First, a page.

A much simpler solution is to wait for the new Toyota Tundra to come out. It’s rumored to be a hybrid, with mpg figures approaching the hybrid RAV4…or at least in the thirties. With that, we could sell our trusty Tacoma, put a tall canopy on and sleep sideways in the huge 8 foot bed. It would be a one size fits all. No trailer to pull, no broken down Sprinter van to deal with 40 miles up a dirt road in Utah. But waiting a couple years for something we could use in June will be frustrating.

Sue is advising me to be patient. To just keep doing what we are doing…what’s the big hurry? She is right, as usual.

You may not have noticed but I’ve been messing about with my custom WordPress theme. I just put that new mountain graphic up in the masthead banner today. One of my students was trying it and it looked so nice I had to do it too.

3d modeling

I got frustrated with sketchup for a couple reasons:

  • It costs a lot of money to have the full blown program, and
  • It has some severe limitations that are deeply frustrating for someone used to the precision of Adobe Illustrator.

So I switched to Fusion 360. It’s free to use if you make less than $100,000 a year, or you have a education email address. Fusion is so much more precise than sketchup. It’s a steep learning curve…so steep that it will have you pulling your hair out. Nothing makes sense when you first start out. You can’t just jump in like with Sketchup. I tried to study it on lynda.com but must have started with the wrong series. I switched to youtube and hit gold.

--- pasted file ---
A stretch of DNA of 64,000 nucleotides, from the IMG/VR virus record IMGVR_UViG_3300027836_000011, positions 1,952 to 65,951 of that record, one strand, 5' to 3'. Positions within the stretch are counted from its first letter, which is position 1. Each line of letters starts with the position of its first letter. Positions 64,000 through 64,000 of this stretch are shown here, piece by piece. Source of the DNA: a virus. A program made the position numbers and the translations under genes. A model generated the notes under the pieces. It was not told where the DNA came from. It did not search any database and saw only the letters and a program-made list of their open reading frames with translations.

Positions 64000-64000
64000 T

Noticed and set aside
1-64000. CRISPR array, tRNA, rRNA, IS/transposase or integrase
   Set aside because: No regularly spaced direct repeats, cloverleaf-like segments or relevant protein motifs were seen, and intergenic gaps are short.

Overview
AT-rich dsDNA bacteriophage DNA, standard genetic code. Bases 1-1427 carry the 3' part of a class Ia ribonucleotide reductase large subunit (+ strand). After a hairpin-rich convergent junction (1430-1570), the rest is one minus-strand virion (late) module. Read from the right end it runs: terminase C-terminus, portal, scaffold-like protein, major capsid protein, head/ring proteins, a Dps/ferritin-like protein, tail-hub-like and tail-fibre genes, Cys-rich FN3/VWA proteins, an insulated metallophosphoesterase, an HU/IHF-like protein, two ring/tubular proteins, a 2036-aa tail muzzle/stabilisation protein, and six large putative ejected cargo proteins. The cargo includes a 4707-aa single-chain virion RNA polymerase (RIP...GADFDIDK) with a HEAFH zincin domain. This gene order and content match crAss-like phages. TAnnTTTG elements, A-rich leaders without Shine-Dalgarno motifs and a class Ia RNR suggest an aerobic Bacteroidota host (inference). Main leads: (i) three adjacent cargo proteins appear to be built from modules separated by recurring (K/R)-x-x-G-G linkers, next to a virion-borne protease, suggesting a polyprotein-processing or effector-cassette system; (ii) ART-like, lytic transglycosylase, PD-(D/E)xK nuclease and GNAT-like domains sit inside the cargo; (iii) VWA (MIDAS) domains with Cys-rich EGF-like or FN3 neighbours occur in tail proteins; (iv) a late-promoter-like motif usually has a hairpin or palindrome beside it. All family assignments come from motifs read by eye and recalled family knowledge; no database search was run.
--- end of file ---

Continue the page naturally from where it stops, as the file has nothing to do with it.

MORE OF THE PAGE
I worked through about 8 of this guys lessons, he is a great example of how old guys rock. He has the teaching experience to step outside himself and see the gotcha’s from the perspective of a newbie. That’s a rare gift.

This one is showing how you can design a box with parametric variables. It’s a hinged box that can be easily changed to any size, from one inch to 6 inches. The parts all scale up proportionally and continue to fit because they are designed and measured with mathematical formula’s (parametric variables).
For example, the hinge on the bottom of the box is told to be one half the width of the flat side of the box. Flat meaning don’t measure the outer dimension of the box. Instead measure from the inner end of the corner radius…where it’s flat. In other words, the hinge isn’t hard coded at 10 millimeters. It’s told to be a percentage value of the box. I guess another way to say this is the box will look exactly the same proportionally at any size. You can mess about with width, length or height, basically make the box fit anything that well fit in a 3d printer, and it always works.
Pictured below is the first time I had to create a ‘sketch’ on a new plane (y axis). I told the hinge to offset a dynamic amount from the new y plane, shown in blue and orange. He uses some fancy math to position the hinge elements on the top of the box to either side of the hinge element on the bottom of the box. He even builds in clearance tolerance. This is super geeky, and super fun. V. asked me why I haven’t been painting lately…here’s the answer.